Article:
Living

Sometimes, a girl needs her Dad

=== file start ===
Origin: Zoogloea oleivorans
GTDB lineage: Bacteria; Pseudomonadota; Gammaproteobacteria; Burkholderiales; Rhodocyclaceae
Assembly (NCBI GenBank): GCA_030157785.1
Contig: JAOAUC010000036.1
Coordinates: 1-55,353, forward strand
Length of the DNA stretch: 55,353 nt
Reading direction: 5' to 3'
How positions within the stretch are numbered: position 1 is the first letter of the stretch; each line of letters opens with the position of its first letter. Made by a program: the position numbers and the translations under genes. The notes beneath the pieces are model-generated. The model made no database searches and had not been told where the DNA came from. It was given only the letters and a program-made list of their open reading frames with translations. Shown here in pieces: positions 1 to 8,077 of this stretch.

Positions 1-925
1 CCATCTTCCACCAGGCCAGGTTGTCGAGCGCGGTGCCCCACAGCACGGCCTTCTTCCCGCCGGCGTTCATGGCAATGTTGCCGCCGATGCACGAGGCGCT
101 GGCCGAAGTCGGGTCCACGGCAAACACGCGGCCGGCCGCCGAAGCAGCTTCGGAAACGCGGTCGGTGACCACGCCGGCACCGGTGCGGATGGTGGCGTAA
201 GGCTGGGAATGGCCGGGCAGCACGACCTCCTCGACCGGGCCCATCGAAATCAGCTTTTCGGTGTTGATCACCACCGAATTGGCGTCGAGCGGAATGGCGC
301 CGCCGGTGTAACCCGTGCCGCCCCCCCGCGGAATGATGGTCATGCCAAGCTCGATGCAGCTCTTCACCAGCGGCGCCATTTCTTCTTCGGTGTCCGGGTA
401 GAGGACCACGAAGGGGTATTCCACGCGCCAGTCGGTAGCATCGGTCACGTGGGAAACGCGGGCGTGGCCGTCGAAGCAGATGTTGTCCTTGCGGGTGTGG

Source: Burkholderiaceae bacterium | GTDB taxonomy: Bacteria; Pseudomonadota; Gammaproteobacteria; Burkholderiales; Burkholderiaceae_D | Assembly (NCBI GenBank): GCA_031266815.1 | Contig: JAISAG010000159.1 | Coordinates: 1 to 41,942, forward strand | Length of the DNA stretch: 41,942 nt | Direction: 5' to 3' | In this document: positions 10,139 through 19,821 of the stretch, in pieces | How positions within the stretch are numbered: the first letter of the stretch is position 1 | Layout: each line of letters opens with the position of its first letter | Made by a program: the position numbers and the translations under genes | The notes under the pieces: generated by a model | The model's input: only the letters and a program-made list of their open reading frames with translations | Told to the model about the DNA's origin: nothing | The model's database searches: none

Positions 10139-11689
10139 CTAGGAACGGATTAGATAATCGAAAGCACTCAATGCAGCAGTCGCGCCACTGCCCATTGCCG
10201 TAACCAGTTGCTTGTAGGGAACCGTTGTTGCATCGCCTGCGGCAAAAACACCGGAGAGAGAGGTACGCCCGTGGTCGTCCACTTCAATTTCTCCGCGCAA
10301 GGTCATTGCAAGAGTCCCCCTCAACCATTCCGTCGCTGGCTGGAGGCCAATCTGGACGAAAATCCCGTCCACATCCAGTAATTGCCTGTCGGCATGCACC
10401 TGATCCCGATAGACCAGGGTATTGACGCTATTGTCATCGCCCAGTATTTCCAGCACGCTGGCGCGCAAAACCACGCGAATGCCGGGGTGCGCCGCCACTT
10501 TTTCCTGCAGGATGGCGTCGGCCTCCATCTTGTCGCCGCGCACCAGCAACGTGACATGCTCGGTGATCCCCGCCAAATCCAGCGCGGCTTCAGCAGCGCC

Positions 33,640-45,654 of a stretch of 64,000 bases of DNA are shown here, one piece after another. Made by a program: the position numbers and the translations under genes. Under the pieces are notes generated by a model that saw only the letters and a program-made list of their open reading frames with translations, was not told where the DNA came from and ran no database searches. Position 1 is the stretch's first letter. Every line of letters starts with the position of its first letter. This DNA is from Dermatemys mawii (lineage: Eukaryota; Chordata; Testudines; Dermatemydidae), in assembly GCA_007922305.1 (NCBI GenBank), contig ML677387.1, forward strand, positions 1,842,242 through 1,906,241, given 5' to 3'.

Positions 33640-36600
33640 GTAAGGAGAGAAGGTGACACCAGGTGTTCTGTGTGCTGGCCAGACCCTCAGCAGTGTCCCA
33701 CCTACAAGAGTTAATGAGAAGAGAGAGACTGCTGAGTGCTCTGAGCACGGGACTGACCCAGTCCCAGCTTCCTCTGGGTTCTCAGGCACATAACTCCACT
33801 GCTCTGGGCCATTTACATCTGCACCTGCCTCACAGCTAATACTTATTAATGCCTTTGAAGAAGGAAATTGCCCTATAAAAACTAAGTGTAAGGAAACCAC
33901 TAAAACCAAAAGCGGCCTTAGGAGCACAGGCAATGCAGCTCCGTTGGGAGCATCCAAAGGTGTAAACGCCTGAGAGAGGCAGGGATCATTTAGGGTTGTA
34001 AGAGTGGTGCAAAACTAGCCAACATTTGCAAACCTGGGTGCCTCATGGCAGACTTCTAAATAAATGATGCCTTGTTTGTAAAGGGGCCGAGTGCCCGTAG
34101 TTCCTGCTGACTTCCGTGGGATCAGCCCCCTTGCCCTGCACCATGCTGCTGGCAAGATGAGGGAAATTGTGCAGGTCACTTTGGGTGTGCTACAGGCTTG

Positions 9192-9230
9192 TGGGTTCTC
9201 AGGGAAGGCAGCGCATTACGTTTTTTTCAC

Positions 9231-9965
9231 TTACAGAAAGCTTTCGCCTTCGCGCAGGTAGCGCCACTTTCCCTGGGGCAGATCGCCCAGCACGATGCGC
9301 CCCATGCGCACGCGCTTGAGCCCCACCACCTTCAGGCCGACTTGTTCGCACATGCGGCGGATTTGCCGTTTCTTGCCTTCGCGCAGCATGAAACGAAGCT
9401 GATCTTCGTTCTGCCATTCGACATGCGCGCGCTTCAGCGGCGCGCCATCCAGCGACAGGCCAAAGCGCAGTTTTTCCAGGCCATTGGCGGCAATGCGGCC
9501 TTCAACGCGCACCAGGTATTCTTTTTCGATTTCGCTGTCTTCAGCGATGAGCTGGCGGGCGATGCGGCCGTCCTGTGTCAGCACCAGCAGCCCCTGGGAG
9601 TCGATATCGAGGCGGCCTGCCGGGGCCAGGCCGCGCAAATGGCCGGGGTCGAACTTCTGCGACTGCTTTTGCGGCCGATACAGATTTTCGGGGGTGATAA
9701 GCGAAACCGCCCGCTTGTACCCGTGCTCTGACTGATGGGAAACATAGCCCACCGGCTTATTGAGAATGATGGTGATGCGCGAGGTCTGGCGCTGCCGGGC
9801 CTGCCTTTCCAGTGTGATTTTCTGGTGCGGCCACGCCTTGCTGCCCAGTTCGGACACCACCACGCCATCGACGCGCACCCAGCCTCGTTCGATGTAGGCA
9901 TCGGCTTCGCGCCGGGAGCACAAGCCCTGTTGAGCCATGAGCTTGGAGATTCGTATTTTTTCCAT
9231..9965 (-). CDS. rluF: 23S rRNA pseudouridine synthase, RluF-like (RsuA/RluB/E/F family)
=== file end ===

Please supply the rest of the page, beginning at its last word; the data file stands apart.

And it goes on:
There are many things I like about the military. Then again, it certainly has its fair share of cons. But by far, one of the best things that the Canadian Forces offers is an environment that is just like a family who understands you. From day one, basic training puts you in an environment in which it is vital that you make bonds in order to survive. I say survive jokingly, although sometimes I still wonder if I made it out intact (my knee often begs to differ). However, my harrowing basic training stories will have to wait until another post! Ha. Regardless, you form connections because you have experienced these intense three months with the same people 24 hours a day. I had just finished high school and for the first time, went to a civilian school instead of one on the base. This meant that I actually had the same friends for a whole four years. No one moved and I did not move away from them. But once I finished my training, I came home to a bunch of people who no longer understood me. I mean come on! I had just spent the summer learning to be an A-type personality, bossing people around, giving orders, and I was going to travel the world! I felt like no one back home could comprehend my new life and my new motivations. I’ve lost touch with a lot of people from high school but still get together with plenty of those basic training buds! Since Ben left for Afghanistan, I’ve realized that now, more than ever, I need friends and family around me. I have a bunch of friends who check in regularly to make sure I’m still kickin’ and even Ben’s unit calls to check in once in a while. Immediately after he left, my parents came up to visit for a few days, and then again, during the whole basement fiasco, my dad came up for a week. All in all, I’ve been extremely lucky to have wonderful, caring people in my life who understand. But no one quite understands like my Dad, Bill, who served in the Army (we won’t hold that against him, ha) for an impressive and distinguished 35 years. We are a family of military service, going back about 4 generations on my dad’s side and an equally impressive line on my mother’s side of the family. My grandfather was a machine gunner in the Korean war, my other grandfather was a sailor in WWII, and my Dad served in the Golan during what was a very scary time to be there. But Dad was the officer I continually strive to model myself after…smart, caring, hardworking, and always willing to listen to the opinions of others. I’m teary as I write this (not a shocker for me lately) because Dad spent a LOT of time away when we were growing up in CFB Borden ON and often, it was hard for us to understand why he couldn’t be with us all the time. One day, at approximately the ripe old age of eight, I asked him. He said, “Moo,” (an interesting nickname I’ve acquired from my family over the years…I have no idea how) “Sometimes we have to make sacrifices for those who aren’t able to fight for themselves.” I remember this clearly because at age eight, I kept a journal and I scribbled this down, rereading it for the first time last month. At the time, I was satisfied with the answer and never complained about it again. Now, more than ever, I understand my Dad’s words. During his visit immediately after Ben’s departure, he provided me with some more insight. “Moo,” he said, in the most lovely familiar way. “I know it’s tough right now, but remember the big picture. Remember why it’s happening. Always remember the big picture.” It was simple, followed by an awkward pat on my back as he got up to fix my drain (I love your handy-man skills too Dad) but he needed to say no more. Dad is right. There is always a big picture and lately, in my own misery, I find I forgot it. I forget the reason so many of our troops have been sent to Afghanistan. Regardless of your opinion on the war, and it has been my experience that everyone has an opinion, I like to think we’re there because there are people who need our help. And it makes me proud of Ben to know he’s there, along with the rest of our troops, showing the world that Canada wants to protect those who need protecting. I’m also proud of the troops at home because they are working just as hard as those overseas, ensuring Canada is safe. I also admire the wives and the husbands and the families. Because when you marry or are born into a service family, you too are signing up for the life, whether you like it or not. Yes, today I am less sad because I’ve been reminded of the big picture and how ultimately, the sacrifice will make a difference. Thanks for the reminder Dad. You’re still the officer I want to be. Kelly
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